You’re wondering if it’s a good idea to spend money on an MCAT course? Is it worth it?
Many pre-med students ask themselves this question. The fact is that you can probably prepare for MCAT well on your own, with the help of some free materials and books.
But taking a structured course has its own advantages, as it helps with consistency and gives you access to more advanced study materials. The courses are also known to improve your score by 5 to 10 points.
The ultimate price of a prep course is between $100 and $2,500, and the effects will depend on how much effort you’ll put into studying.
Just attending the classes is not enough. Use the materials (like practice questions and drills) to learn the test-taking strategy. MCAT is a 7,5 h beast, so knowledge alone is not enough.
You need to consider the budget as well:
- Average MCAT live-online course – $2500 – with a guarantee of around 510 points or more.
- Average MCAT self-paced course – $1800
- Cheaper self-paced course option #1 – Magoosh $279
- Cheaper option #2 – MCAT Books (around $120)
- Free options – AAMC materials, YouTube Videos, Khan Academy, other online materials
Potential benefits of taking an MCAT course
1. You get a guarantee of a high score – for example 510 – or your money back. Going from 500 to 510 is proven to double the acceptance rate into US medical schools so that’s a good deal.
2. It puts more pressure on you – for example – you have to complete 8 full-length practice tests before the end of the course.
3. It gives you access to an online dashboard with statistics on your performance so you can easily recognize your areas of weakness.
4. It comes with a set of books and a range of other study materials.
5. It gives you a personalized study plan and contact with an instructor.
A good MCAT score as an investment in your future
MCAT is one of the biggest exams you’ll take and your ultimate score will have vast implications for your future. That’s why it’s important to take every measure possible to make it a success.
This includes completing prerequisite courses, focusing on self-study, finishing full-length practice tests, and yes, maybe taking an MCAT course.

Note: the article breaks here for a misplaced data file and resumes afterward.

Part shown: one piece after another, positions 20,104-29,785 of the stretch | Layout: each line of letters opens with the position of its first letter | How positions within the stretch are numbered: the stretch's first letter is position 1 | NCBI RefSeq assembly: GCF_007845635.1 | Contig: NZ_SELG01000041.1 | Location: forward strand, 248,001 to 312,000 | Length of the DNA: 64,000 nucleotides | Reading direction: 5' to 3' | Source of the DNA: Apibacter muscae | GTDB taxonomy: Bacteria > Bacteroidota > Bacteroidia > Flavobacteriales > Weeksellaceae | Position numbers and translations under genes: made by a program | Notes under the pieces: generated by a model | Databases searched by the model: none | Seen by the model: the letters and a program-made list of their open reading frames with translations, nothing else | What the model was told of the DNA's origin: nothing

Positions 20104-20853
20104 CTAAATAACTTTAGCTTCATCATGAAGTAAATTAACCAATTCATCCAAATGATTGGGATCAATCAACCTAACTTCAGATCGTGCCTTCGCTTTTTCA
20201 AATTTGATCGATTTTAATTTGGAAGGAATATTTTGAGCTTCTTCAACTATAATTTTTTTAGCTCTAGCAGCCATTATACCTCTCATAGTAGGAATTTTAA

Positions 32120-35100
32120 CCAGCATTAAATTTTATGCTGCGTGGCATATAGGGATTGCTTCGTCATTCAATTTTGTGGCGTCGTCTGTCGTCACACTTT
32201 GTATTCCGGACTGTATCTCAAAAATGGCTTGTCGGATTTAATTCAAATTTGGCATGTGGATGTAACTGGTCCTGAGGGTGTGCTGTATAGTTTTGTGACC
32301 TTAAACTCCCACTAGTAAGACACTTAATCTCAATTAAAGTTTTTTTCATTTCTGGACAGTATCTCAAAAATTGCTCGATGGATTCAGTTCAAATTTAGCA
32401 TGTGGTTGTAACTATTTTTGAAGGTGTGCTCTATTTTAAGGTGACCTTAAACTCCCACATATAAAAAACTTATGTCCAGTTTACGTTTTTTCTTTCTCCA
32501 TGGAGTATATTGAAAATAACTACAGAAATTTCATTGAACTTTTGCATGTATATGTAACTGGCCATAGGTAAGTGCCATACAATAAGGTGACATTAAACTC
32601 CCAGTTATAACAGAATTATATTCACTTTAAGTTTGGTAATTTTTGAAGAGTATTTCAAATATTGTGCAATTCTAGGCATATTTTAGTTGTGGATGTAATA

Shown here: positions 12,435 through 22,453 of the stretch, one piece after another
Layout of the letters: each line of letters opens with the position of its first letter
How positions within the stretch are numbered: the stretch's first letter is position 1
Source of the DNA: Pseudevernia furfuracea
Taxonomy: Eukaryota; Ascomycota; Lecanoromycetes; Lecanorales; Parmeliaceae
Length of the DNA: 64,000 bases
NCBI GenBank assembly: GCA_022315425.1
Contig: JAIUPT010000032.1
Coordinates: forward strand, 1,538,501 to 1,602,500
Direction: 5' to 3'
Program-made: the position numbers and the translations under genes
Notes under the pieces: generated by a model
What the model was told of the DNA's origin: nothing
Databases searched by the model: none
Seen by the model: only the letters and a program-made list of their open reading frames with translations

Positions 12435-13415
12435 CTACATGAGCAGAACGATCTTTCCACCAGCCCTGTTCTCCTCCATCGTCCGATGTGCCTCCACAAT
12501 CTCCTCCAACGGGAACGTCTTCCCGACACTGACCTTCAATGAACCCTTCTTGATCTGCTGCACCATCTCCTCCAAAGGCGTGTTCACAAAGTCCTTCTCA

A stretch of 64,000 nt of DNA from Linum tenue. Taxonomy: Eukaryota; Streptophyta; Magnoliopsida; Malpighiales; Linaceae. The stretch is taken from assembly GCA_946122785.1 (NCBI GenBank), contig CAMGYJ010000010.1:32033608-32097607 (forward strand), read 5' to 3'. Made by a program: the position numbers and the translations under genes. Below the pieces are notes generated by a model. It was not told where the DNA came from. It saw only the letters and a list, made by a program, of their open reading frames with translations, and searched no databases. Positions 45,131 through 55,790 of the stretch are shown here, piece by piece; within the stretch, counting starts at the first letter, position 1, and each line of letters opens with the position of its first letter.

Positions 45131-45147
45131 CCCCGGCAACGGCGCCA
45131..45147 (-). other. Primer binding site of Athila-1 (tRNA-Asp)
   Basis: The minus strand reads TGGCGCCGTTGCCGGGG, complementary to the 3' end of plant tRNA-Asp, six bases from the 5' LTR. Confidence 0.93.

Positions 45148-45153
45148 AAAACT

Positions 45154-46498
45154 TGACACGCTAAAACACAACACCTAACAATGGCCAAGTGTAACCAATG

Also, consider this – according to MedSchool HQ, the average med-school student loan debt is $161,290. Paid over 10 years, at 6,8% that’s $222,735. This is an insane amount of money.
Will a course help you to potentially save thousands of dollars?
There’s one thing that can help you decrease the amount of debt you put on your shoulders. This thing is called merit-based scholarships. You can get them if you have a high GPA, MCAT score, write a great application letter, and present yourself well.
You may also be eligible for reduced or even free tuition if you cover all the bases and become one of the “fellows” of the organization.
So now, how do you compare an MCAT prep course that’s worth $500 to $2500 to the average college tuition of $278,455 for private med schools, and $207,866 for public ones over a four-year period (2013)? I think it’s worth it.
There are also multiple $5,000-$10,000 med-related scholarships available, so taking an MCAT course and scoring higher could just be the thing to tip the odds in your favor.
Taking a course vs. failing at the exam
Another thing to consider is that without taking the course, you may not get your desired MCAT score, and not get into your dream med-school.
Failing at the exam costs you a lot more time and money. Each MCAT is $315 plus you waste a ton of time with applications and waiting for the next deadlines.
AAMC reported that between 2008 and 2010 there were 23,651 MCAT re-testers. And the re-testers only increase their score by 1-5 points on average. If you don’t want to find yourself in this situation, investing in a course might be a good idea.
Before considering an MCAT course, think about how you prefer to study
If you’re inclined towards self-study, you can crunch the material on your own with books, YouTube videos, and AAMC materials.
If you like to work with an instructor, maybe a live online course like the one from Princeton Review or Kaplan could be a better solution.
There’s also a range of self-paced courses offered by companies like Magoosh (starting at $279). This is a lower-priced option that offers good value for money lets you join a large student community.
It’s best to combine a few different prep methods and see what works best for you. First, take a diagnostic test that will serve as a baseline. Then see how the course helps you to raise it.
What students who took MCAT courses are saying? Do they work?
After checking tons of forums and Reddit boards, I notice that taking a course always helps to raise a score, even if by a bit. Most students report an increase between 5 to 10 points from the course if they’re starting from around 500 score-range.
Questions from MCAT courses are usually more difficult than on the real-world test. Many students who score 500-505 on a TPR or Kaplan tests, report getting 510-515 on the real test.
The tests get positive reviews, but make sure you know all the details before you proceed.
When deciding on the worthiness of an MCAT course, you need to take many things into consideration. Your budget, the potential ability to apply for scholarships, the time you can devote to your studies, as well as your preferred method of study.
But from the comments of dozens of students, it turns out that taking a course is a worthwhile thing to do as it will increase your score for sure.
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